In addition to the architectural problems - Apple will have to recompile and redesign all Mac OS X applications, and support and maintain two code bases for its operating system, as well as entirely different families of hardware - the decision is likely to cause an outcry amongst vitriolic Mac users who believe the switch is equivalent to joining forces with the enemy. It would also be interesting to see if the move makes the Macs more vulnerable to viruses, reduced incidence of which was a point in their favor thus far.

The transition also highlights that no sourcing relationship is unshakable. Even partners in long-term, long-standing alliances are forced to evaluate partnership objectives as they evolve to adapt to turbulent market and user needs.

Wednesday, June 01, 2005

Problems with Multiple Choice

There's an interesting article in CIO Magazine about the cost and complexity of managing multiple outsourcing vendors that's aligned with my discussions with several outsourcing managers in large firms. There is a general consensus on the advantages of use of multiple service providers: reduced costs and improved quality of service that stem from increased competition between providers, access to specialized skills or technical expertise of multiple providers, and reduced hold-up risk (associated with depending on a single service provider).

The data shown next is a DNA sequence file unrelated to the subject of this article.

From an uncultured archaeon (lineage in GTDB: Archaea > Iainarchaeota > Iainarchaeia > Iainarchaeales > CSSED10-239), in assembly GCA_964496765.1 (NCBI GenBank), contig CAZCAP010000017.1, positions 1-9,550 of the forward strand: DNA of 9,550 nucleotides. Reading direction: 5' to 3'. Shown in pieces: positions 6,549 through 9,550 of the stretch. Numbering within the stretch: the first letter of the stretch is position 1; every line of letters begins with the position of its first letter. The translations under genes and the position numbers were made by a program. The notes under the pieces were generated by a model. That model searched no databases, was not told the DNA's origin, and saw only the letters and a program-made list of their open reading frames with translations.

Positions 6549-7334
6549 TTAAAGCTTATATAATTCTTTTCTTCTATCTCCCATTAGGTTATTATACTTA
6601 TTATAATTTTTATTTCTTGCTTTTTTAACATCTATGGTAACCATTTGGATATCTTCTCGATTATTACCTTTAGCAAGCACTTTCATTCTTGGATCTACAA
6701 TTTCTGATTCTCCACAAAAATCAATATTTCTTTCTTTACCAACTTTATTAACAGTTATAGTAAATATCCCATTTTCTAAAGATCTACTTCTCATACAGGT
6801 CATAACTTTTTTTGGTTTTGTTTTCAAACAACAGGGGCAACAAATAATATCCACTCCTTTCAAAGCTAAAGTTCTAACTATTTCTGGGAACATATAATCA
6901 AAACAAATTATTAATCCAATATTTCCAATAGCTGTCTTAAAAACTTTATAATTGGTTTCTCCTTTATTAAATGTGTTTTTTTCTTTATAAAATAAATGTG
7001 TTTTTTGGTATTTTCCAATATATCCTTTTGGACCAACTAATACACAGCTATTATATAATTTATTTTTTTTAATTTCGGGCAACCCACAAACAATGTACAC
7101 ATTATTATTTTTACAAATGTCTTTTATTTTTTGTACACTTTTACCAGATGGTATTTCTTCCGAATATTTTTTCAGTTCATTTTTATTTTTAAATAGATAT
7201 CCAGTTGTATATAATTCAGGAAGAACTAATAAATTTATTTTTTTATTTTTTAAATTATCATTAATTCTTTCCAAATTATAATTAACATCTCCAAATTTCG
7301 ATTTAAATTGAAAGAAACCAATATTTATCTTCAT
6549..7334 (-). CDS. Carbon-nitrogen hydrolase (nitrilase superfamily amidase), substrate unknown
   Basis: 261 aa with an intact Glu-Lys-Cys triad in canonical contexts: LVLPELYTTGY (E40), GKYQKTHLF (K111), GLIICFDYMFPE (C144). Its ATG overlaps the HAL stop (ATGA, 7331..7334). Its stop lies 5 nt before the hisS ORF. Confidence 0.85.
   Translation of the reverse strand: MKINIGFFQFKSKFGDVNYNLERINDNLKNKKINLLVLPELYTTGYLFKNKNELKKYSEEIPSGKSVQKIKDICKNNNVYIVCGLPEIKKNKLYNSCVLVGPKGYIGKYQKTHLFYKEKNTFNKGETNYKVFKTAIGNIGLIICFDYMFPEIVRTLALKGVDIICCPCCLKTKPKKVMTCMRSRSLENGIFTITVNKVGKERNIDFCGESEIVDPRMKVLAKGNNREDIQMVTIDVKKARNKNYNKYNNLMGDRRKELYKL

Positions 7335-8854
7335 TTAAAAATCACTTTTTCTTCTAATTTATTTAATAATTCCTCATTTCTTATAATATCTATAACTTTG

However, outsourcing managers attest to the time-consuming, complex and expensive management of these service providers. For example, the article states that P&G has spent the past two years shaping a new governance structure to oversee the outsourcing vendors, an area in which the company had little previous experience. Commonly cited dimensions of a governance structure in multisourcing include regular reviews of vendor performance with measurement applications such as dashboards or vendor scorecards, efficient contracts that spell out the need for cooperation and conflict resolution measures, and well trained staff and organization structures that facilitate coordination between and management of multiple outsourcing agreements.

The Deloitte study, "Calling a Change in the Outsourcing Market" that I discussed in an earlier post, highlights the dissatisfaction with outsourcing services among large firms. The findings are aligned with a 2004 CIO survey that cited "a poorly developed, underbudgeted, underresourced governance model" as the primary reason for dissatisfaction with outsourcing among user firms. It would be interesting to find out what percentage of the respondents in these studies were managing multiple outsourcing relationships. My guess is that multisourcing was the dominant strategy among a significant number of these respondents. I think this issue promises to get more problematic than its current form. As more companies leverage outsourcing to reduce costs and increase operational efficiency, more research will be required to understand the dynamics of multisourcing and the effective governance of multiple outsourcing relationships.

Outsourcing news
Blogcritics: news and reviews Blogarama - The Blog Directory Blogwise - blog directory Listed on BlogShares

     Take this Offshoring Survey